Inventory Planning: Learning to Love Your Inventory Plan
Undoubtedly, you've already established an efficient work flow for pick and pack in your warehouse. However, there could be cluttered and disorganized areas that are tolerable day-to-day, but become a serious detriment during times of high activity.
Optimized warehouse organization and layout is one of the few ways you can improve your labor productivity/cost equation without souring your workforce. Products must be easily accessible and arranged throughout the warehouse in a logical manner for order picking flow. Aisles must allow adequate room for your staff to navigate around one another, and they must be clear of overflow merchandise. This means designating secondary overflow pick locations for excess inventory in stock.
If your warehouse is disorganized, don't be afraid to seek advice from an operations planning expert. Engineering the proper warehouse layout and work flow is critical to maintaining efficiency during your peak season.
Order packing is often more complex and time consuming during peak volume periods, especially if you offer gift wrapping as an option to your customers. You'll need an efficient way to integrate this additional step in the packing process without slowing down the flow of nonwrapped orders. What direct and indirect costs are associated with providing these types of services? Do they drive incremental revenue? Should they continue next year? Think about the impact of these services now, and make changes while business is moving at a slower pace.
Managing back orders and evaluating stock levels are also critical to customer satisfaction and, in the end, overall revenue during your peak season. Set up a cross-docking method for such products, matching incoming inventory from your vendors with unfilled pick tickets at the shipping station. Effectively juggling inventory levels to ensure proper stock rotation and capital requirements will be critical to the success of your next peak season.
Shipping later into a holiday or peak season can be a huge competitive advantage for retailers. Understanding carrier requirements and costs can dramatically affect bottom lines and overall customer satisfaction. Communicate regularly with your carrier(s) to learn what's working for other retailers. Leverage alternate shipping methods to decrease costs or increase revenues by getting orders to customers before Christmas. Lastly, manage marketing efforts around free shipping offers. Identify which offers make the most sense as they relate to freight costs during high-volume shipping peaks.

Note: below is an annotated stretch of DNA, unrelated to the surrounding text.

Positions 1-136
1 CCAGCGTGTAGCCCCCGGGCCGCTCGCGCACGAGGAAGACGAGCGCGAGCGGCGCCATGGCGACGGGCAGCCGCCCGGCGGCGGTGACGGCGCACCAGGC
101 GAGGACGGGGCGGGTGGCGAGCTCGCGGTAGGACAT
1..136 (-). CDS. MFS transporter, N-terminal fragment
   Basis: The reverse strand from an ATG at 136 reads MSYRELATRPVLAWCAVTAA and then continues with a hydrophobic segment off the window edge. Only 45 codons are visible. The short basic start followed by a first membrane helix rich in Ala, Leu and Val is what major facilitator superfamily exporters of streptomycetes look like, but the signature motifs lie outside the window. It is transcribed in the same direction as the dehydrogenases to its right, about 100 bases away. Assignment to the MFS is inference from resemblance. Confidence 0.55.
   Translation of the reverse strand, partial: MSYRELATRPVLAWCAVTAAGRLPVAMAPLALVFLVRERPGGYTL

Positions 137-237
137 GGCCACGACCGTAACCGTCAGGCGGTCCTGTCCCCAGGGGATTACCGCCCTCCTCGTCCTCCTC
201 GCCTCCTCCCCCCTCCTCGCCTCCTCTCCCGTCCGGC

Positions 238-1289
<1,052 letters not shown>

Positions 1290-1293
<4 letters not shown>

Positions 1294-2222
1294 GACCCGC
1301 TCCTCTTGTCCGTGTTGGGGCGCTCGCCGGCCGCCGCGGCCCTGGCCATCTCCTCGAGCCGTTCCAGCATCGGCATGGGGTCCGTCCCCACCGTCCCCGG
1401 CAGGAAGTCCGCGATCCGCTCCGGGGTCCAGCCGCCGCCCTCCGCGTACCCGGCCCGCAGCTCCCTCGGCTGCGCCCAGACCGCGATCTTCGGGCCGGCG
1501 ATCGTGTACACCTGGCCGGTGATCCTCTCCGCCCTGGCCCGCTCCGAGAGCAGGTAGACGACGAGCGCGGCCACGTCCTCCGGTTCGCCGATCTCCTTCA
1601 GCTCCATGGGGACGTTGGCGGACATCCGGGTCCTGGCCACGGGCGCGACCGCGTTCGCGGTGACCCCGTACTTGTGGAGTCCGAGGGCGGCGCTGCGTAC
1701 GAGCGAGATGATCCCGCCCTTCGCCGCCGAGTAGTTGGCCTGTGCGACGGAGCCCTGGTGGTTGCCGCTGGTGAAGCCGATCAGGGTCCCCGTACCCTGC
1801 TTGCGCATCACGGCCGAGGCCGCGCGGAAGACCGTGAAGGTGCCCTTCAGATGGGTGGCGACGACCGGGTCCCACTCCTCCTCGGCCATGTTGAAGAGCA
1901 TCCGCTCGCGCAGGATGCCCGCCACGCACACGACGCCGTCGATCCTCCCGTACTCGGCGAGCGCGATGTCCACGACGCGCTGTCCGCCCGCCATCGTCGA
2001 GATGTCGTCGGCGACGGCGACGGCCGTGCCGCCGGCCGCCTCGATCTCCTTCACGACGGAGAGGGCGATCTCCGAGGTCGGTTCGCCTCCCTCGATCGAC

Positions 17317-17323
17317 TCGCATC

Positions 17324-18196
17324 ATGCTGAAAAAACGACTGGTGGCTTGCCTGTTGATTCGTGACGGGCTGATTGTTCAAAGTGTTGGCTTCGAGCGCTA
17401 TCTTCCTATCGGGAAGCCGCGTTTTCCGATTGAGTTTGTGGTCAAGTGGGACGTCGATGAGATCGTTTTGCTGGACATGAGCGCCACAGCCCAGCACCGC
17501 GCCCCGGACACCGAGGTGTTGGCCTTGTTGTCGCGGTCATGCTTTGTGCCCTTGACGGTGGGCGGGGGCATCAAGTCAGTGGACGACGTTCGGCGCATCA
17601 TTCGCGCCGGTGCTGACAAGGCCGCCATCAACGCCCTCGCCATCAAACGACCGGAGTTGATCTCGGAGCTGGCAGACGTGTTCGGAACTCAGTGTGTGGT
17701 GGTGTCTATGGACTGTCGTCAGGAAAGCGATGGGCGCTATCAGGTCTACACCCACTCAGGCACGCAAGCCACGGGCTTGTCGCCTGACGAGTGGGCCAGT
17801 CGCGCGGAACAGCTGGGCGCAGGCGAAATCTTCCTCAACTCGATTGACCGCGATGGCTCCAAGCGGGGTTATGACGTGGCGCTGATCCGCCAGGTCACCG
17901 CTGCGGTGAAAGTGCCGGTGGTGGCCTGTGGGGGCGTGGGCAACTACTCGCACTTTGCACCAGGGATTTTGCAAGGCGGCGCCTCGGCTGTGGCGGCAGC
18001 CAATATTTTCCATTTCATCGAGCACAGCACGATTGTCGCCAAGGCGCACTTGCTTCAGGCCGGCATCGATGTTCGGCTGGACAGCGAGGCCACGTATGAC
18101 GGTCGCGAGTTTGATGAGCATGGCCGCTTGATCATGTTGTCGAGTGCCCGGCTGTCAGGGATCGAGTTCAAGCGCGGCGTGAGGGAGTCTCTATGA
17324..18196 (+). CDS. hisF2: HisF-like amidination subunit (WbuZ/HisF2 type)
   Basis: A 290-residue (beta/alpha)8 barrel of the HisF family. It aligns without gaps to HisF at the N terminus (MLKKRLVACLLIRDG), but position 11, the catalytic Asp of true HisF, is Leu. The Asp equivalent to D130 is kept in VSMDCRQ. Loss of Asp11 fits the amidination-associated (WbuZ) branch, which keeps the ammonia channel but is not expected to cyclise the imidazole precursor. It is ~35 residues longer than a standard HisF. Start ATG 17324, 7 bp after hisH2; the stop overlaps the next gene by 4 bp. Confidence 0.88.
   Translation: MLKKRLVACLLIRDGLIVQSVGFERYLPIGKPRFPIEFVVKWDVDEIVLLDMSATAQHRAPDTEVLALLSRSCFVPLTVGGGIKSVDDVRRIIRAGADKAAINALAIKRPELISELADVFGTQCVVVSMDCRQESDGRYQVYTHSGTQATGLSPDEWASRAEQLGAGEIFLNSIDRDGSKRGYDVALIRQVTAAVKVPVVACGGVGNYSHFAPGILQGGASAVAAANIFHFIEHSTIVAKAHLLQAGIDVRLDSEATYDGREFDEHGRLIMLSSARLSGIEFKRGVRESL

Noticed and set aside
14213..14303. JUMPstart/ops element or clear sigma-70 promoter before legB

Managing your vendor relationships starts with communication. Planning for peak-season volume well in advance gives your vendors plenty of notice before you place orders for large quantities of inventory. By reaching out early, your vendors will be able to better ensure the product availability you need. Treat your vendors like the business partners they are, working together for peak season growth.
When preparing for your busy season, remember that many retailers have gone before you and have valuable lessons to share. Ask other retailers of similar size and resources how they overcome peak volume demands. There are many sources to consider, including retail associations, trade publications or even outsourced business service providers, to help grow your business. Networking to learn from others is something every good retailer does to maximize time and effort.
Retailers shouldn't hate the most exciting and productive time of year for their business. With some insightful evaluation, careful planning and strategic decision making, you can look forward to the results of an efficient and profitable peak season in 2011. What's not to love?